Changes in CSF flow after one-stage posterior vertebral column resection in scoliosis patients with syringomyelia and Chiari malformation type I.J Neurosurg Spine. 2013 May; 18(5):456-64.JN
Phase contrast-cine MRI (PC-cine MRI) studies in patients with syringomyelia and Chiari malformation Type I (CM-I) have demonstrated abnormal CSF flow across the foramen magnum, which can revert to normal after craniocervical decompression with syrinx shrinkage. In order to investigate the mechanisms leading to postoperative syringomyelia shrinkage, the authors studied the hydrodynamic changes of CSF flow in the craniocervical junction and spinal canal in patients with scoliosis associated with syringomyelia after one-stage deformity correction by posterior vertebral column resection.
Preoperative and postoperative CSF flow dynamics at the levels of the foramen magnum, C-7, T-7 (or apex), and L-1 were assessed by electrocardiogram-synchronized cardiac-gated PC-cine MRI in 8 adolescent patients suffering from severe scoliosis with syringomyelia and CM-I (scoliosis group) and undergoing posterior vertebral column resection. An additional 8 patients with syringomyelia and CM-I without spinal deformity (syrinx group) and 8 healthy volunteers (control group) were also enrolled. Mean values were obtained for the following parameters: the duration of a CSF cycle, the duration of caudad CSF flow (CSF downflow [DF]) and cephalad CSF flow (CSF upflow [UF]), the ratio of DF duration to CSF cycle duration (DF%), and the ratio of UF duration to CSF cycle duration (UF%). The ratio of the stationary phase (SP) duration to CSF cycle duration was calculated (SP%). The maximum downflow velocities (VD max) and maximum upflow velocities (VU max) were measured. SPSS (version 14.0) was used for all statistical analysis.
Patients in the scoliosis group underwent one-stage posterior vertebral column resection for deformity correction without suboccipital decompression. The mean preoperative coronal Cobb angle was 102.4° (range 76°-138°). The mean postoperative Cobb angle was 41.7° (range 12°-75°), with an average correction rate of 59.3%. During the follow-up, 1 patient with hypermyotonia experienced a significant decrease of muscle tension and 1 patient with reduced anal sphincter tone manifested recovery. A total of 5 patients demonstrated a significant decrease (> 30%) in syrinx size. With respect to changes in CSF flow dynamics, the syrinx group was characterized by slower and shorter downflow than the control group, and the difference was more significant at the foramen magnum and C-7 levels. In patients with scoliosis, CSF downflow at the foramen magnum level was significantly restricted, and a prolonged stationary phase indicated increased obstruction of CSF flow. After posterior vertebral column resection, the peak velocity of CSF flow at the foramen magnum increased, and the downflow phase duration was markedly prolonged. The parameters showed a return to almost normal CSF dynamics at the craniocervical region, and this improvement was maintained for 6-12 months of follow-up.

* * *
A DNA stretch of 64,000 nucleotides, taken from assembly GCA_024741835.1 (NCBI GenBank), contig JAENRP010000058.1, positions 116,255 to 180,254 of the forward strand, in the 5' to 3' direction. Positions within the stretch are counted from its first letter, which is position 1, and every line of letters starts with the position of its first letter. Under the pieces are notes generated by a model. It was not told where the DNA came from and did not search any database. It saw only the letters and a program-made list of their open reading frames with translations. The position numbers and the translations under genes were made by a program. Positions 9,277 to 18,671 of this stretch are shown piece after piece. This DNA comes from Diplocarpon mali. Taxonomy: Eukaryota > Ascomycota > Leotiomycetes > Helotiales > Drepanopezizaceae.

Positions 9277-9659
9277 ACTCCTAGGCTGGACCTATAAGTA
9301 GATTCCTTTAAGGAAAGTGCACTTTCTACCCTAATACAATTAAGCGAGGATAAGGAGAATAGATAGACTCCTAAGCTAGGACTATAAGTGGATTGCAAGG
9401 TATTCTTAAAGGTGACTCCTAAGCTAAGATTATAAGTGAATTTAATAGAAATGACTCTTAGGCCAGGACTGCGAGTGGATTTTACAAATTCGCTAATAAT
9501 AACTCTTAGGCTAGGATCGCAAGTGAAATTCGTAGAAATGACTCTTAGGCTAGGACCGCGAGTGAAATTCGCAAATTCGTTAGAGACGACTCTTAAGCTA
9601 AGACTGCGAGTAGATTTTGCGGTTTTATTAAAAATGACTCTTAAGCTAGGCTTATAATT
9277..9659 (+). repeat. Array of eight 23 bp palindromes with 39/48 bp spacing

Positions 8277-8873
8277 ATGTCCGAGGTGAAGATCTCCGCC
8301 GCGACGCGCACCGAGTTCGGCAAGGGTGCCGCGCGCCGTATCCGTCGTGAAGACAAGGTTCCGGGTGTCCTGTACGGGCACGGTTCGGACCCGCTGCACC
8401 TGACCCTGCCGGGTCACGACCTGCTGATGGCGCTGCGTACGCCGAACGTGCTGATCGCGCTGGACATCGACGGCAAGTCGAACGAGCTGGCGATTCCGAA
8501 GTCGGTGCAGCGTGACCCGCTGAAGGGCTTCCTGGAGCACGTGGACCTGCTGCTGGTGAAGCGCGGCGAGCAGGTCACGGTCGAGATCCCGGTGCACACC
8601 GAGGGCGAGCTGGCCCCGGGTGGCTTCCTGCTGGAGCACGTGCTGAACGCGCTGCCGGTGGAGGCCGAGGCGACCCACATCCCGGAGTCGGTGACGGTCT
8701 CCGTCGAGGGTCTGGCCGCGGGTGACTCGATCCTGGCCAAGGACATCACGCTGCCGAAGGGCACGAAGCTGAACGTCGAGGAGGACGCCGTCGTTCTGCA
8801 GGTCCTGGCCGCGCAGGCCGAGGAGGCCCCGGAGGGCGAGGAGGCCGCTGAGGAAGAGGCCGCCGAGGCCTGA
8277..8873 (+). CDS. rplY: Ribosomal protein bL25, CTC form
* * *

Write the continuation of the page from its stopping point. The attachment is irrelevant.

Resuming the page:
There were distinct abnormalities of CSF flow at the craniocervical junction in patients with syringomyelia. Abnormal dynamics of downflow could be aggravated by associated severe spinal deformity and improved by correction via posterior vertebral column resection.